[Note. Be very cautious about separating "Calendar" a collection of events, and "Event" - a single event on a calendar. In your question, it seems like there could be some confusion.]
There are many variations on the Factory design pattern.
A stand-alone convenience function (e.g., calendarMaker(data))
A separate class (e.g., CalendarParser) which builds your target class (Calendar).
A class-level method (e.g. Calendar.from_string) method.
These have different purposes. All are Pythonic, the questions are "what do you mean?" and "what's likely to change?" Meaning is everything; change is important.
Convenience functions are Pythonic. Languages like Java can't have free-floating functions; you must wrap a lonely function in a class. Python allows you to have a lonely function without the overhead of a class. A function is relevant when your constructor has no state changes or alternate strategies or any memory of previous actions.
Sometimes folks will define a class and then provide a convenience function that makes an instance of the class, sets the usual parameters for state and strategy and any other configuration, and then calls the single relevant method of the class. This gives you both the statefulness of class plus the flexibility of a stand-alone function.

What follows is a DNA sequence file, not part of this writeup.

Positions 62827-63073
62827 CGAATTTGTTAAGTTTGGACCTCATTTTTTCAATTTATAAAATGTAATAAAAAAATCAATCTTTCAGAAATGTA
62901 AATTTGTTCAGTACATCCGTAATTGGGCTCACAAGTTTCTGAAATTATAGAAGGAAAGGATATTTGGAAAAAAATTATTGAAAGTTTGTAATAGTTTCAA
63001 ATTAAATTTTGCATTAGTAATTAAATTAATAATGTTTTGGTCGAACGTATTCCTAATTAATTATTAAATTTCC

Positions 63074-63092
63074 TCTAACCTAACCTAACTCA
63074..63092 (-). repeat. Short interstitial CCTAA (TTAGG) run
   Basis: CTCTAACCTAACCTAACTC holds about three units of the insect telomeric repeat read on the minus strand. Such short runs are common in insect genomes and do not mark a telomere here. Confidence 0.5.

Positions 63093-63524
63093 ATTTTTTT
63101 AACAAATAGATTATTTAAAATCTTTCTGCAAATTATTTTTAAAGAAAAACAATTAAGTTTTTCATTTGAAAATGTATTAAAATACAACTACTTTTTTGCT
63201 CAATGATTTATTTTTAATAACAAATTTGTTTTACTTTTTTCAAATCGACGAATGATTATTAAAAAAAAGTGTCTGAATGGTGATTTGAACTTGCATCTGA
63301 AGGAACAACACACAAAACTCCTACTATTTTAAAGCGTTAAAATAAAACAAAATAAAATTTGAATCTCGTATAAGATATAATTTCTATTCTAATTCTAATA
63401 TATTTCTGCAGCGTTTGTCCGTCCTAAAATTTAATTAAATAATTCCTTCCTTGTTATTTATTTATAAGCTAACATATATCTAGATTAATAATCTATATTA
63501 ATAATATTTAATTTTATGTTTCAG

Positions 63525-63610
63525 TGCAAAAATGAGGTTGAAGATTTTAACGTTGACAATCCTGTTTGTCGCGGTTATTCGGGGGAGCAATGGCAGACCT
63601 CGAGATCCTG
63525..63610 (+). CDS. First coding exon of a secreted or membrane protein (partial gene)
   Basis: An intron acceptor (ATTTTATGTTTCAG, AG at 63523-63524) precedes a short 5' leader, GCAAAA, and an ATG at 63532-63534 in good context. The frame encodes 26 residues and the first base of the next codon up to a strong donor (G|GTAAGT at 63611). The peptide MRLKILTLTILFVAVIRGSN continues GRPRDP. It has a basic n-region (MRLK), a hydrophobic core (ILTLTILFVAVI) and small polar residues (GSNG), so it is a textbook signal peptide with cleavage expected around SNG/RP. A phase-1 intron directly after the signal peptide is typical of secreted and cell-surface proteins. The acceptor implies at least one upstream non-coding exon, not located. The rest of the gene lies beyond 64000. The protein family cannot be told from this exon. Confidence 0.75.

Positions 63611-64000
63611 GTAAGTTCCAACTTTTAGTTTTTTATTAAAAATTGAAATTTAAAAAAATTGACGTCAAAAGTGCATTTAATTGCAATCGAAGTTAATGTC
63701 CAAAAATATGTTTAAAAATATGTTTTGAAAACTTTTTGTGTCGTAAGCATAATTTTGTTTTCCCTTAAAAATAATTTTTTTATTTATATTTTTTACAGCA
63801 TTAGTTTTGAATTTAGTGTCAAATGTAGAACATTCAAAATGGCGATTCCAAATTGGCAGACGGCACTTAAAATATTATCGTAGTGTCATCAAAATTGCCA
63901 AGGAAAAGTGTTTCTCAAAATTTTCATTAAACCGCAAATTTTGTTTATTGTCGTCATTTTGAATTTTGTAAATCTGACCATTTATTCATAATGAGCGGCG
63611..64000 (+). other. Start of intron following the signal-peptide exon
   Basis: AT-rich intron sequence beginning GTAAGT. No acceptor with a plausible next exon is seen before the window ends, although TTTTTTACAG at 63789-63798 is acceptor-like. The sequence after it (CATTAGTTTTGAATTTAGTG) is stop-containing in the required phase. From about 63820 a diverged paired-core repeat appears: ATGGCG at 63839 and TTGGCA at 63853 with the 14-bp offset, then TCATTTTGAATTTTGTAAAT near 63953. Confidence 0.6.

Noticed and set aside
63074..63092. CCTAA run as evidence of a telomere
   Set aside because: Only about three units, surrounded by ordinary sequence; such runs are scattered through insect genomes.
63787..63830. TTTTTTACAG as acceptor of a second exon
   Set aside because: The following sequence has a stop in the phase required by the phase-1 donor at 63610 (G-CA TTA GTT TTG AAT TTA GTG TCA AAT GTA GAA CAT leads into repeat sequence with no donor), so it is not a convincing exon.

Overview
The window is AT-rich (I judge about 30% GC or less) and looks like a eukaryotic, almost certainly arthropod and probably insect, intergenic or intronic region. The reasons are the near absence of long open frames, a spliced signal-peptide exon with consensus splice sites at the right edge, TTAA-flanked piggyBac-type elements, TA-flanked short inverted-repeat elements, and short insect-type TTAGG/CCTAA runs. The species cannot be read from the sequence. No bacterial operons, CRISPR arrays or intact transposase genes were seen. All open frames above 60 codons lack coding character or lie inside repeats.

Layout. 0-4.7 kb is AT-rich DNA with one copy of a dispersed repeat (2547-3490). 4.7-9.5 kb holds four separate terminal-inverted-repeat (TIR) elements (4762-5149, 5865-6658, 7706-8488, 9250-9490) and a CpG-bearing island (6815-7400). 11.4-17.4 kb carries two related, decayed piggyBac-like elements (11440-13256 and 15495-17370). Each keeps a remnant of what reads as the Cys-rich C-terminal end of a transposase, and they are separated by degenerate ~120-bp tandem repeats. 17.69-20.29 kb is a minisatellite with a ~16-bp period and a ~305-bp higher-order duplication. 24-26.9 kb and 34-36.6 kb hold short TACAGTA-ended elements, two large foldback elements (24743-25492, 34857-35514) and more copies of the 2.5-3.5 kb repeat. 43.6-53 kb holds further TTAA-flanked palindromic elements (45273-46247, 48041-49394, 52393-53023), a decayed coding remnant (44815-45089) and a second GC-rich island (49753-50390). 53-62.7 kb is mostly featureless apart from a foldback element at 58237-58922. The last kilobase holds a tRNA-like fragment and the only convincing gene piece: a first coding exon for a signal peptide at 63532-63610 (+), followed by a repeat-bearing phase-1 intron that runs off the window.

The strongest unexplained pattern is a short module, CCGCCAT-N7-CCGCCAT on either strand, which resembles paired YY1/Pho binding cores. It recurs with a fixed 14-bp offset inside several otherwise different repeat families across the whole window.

The class-level method pattern is used, but it has limitations. One, it's forced to rely on class-level variables. Since these can be confusing, a complex constructor as a static method runs into problems when you need to add features (like statefulness or alternative strategies.) Be sure you're never going to expand the static method.
Two, it's more-or-less irrelevant to the rest of the class methods and attributes. This kind of
from_string is just one of many alternative encodings for your Calendar objects. You might have a
from_YAML and on and on. None of this has the least relevance to what a Calendar IS or what it DOES. These methods are all about how a Calendar is encoded for transmission.
What you'll see in the mature Python libraries is that factories are separate from the things they create. Encoding (as strings, XML, JSON, YAML) is subject to a great deal of more-or-less random change. The essential thing, however, rarely changes.
Separate the two concerns. Keep encoding and representation as far away from state and behavior as you can.